Wednesday, May 11, 2011
The photo above shows some pond plants I am trying this season. Some are hardy perennials, some tropical (check back later in the summer to see how they look). Near the waterfall on the right is pike pickerel- I have had this hardy plant for two years. It sends up thick spikes of purple flowers in summer. Next to it is taro, or "Rhubarb" colocasia- a staple in ornamental gardens as a potted plant, admired for its leaves, it is really a water garden or bog plant. Coming down the right side is water clover, a plant that resembles clover, but in two tones, green and reddish green. These babies sent up leaves fast, the leaves lay across the surface of the water for a nice effect.
Across from the taro and pickerel is Louisiana water iris- I bought it last year and divided into into three pots this year, one is in another bucket garden. Water iris is a wonderful plant, with delicate looking, colorful flowers. I just put in water poppy and water snowflake which are near the iris. Both are tropicals, and the snowflake started blooming in one day after planting! Parrot feather is next, not recommended for natural ponds, because it can spread a lot- this is a liner pond and I am fairly sure I can keep it under control. Parrot feather is a submerged plant that acts as an oxygenator. A Virginia native is next, star flower, a grassy plant that has pretty, pointed- white flowers with dark centers when it blooms, the flowers are held high above the water. Last is a true floating plant, the tropical water hyacinth. This plant is illegal in many far southern states, as it can choke waterways, but is no threat here in Virginia. I also have some other submerged plants to keep the water clear.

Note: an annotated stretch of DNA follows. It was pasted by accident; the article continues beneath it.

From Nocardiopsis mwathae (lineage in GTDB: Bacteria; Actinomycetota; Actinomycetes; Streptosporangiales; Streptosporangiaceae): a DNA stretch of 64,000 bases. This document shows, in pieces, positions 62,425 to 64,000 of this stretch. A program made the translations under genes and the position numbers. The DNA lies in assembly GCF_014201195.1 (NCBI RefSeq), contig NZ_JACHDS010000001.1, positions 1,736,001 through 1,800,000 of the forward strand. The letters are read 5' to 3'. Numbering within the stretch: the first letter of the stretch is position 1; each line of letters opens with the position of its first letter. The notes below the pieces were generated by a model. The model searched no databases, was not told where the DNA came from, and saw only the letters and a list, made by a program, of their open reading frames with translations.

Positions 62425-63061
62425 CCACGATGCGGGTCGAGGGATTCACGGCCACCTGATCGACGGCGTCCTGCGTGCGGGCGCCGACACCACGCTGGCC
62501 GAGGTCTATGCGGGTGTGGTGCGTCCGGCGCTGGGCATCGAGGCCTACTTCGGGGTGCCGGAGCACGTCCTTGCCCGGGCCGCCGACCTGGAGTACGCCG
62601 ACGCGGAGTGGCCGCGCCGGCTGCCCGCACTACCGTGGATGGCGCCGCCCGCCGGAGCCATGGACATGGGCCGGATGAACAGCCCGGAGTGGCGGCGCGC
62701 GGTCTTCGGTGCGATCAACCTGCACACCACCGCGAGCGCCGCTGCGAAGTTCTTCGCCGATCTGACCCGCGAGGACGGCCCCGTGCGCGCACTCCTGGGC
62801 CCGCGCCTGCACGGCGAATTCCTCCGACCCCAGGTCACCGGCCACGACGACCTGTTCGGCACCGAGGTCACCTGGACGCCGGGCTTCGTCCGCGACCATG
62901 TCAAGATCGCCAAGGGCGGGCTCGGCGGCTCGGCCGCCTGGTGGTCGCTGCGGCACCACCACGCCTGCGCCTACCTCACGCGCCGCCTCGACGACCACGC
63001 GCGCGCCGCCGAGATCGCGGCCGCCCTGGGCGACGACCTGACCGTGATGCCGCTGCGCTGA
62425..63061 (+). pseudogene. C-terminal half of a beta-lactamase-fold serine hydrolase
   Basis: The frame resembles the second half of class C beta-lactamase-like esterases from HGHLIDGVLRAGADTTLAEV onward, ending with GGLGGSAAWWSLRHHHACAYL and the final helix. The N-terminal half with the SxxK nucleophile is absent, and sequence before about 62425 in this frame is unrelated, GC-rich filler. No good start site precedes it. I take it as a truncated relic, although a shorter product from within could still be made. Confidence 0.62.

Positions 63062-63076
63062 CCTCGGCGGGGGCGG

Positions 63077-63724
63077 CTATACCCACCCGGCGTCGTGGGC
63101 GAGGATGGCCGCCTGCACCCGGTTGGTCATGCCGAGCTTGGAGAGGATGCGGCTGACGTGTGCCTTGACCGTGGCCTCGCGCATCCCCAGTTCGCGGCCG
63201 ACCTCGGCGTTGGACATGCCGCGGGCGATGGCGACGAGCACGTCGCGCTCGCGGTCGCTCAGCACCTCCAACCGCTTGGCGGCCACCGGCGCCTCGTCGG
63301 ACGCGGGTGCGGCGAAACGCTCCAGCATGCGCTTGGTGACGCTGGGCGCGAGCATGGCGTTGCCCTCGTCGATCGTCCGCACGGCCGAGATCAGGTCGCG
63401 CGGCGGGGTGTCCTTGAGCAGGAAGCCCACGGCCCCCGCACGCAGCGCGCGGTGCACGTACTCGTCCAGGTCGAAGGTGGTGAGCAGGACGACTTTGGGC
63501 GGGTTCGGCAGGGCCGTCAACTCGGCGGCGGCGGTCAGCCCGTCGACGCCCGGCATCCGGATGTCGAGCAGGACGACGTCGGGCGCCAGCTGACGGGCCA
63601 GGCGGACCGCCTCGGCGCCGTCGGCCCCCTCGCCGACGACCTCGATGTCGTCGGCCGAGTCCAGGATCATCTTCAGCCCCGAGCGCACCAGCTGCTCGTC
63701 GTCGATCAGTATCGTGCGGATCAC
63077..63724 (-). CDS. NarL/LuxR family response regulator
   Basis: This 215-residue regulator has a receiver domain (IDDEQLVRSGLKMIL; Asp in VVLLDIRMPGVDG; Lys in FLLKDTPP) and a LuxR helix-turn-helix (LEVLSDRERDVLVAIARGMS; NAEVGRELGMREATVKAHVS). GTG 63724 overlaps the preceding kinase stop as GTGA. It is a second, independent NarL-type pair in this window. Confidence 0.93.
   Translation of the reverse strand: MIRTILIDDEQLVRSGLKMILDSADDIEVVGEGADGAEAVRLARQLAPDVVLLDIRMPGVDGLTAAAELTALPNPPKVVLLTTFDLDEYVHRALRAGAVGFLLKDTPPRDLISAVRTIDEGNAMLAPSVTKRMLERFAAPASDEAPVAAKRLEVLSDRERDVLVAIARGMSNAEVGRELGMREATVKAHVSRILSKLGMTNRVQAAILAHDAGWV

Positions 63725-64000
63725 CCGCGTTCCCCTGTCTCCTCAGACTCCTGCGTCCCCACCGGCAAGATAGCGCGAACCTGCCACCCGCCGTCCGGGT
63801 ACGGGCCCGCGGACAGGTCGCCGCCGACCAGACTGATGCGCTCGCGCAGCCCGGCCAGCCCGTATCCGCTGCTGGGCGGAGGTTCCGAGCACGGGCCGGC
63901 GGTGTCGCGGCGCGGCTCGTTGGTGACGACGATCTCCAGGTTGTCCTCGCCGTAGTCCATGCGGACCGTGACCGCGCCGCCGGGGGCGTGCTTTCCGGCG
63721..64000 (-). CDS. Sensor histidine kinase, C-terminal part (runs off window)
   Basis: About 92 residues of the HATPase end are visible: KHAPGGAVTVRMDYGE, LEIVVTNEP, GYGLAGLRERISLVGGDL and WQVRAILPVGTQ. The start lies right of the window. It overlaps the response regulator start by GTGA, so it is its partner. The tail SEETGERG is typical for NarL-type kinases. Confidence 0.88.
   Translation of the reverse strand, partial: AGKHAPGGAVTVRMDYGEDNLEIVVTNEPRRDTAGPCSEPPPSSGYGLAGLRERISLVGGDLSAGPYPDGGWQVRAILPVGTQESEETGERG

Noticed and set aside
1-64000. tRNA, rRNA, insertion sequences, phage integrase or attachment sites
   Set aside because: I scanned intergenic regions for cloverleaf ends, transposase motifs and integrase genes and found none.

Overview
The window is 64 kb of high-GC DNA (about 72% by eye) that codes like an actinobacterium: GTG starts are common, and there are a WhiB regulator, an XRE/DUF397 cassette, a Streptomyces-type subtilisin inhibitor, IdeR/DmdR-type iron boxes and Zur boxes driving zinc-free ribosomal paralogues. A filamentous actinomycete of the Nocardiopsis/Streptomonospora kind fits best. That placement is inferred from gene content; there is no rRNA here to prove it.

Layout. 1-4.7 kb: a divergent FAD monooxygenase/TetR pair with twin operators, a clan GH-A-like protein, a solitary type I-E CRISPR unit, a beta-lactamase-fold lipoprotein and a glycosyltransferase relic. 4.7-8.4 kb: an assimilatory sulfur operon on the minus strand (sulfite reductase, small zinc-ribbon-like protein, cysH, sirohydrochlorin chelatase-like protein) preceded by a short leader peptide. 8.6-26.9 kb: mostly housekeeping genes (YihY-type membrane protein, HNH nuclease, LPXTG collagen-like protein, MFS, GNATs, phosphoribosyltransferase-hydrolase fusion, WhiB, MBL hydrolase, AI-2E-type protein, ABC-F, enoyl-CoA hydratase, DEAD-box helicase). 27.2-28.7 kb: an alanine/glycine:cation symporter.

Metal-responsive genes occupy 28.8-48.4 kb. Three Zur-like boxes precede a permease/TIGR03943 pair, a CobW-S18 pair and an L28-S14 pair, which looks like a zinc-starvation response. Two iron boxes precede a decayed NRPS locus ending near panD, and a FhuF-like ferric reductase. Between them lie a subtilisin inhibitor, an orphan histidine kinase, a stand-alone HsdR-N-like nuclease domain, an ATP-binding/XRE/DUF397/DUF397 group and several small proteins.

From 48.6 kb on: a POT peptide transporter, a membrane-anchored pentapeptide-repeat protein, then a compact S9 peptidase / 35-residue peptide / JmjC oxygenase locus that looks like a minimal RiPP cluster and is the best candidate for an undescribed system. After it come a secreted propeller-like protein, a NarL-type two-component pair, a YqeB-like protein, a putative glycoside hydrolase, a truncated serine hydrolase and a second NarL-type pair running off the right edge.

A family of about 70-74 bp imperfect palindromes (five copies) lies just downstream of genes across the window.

All of these plants are in pots that either have no holes or are lined with plastic- this keeps dirt out of the pond. Potting them up is straightforward- just use heavy garden soil or water garden planting medium, plant into it and cover with a half inch of washed gravel, again to prevent soil from washing out, and to anchor the plant. Slowly lower the pot onto a shelf or other structure to the proper height (some plants like no water on the surface, others an inch, other 9 inches- follow specific guidelines for your plant).
So, I will post more photos as the season progresses and let you know how these plants perform!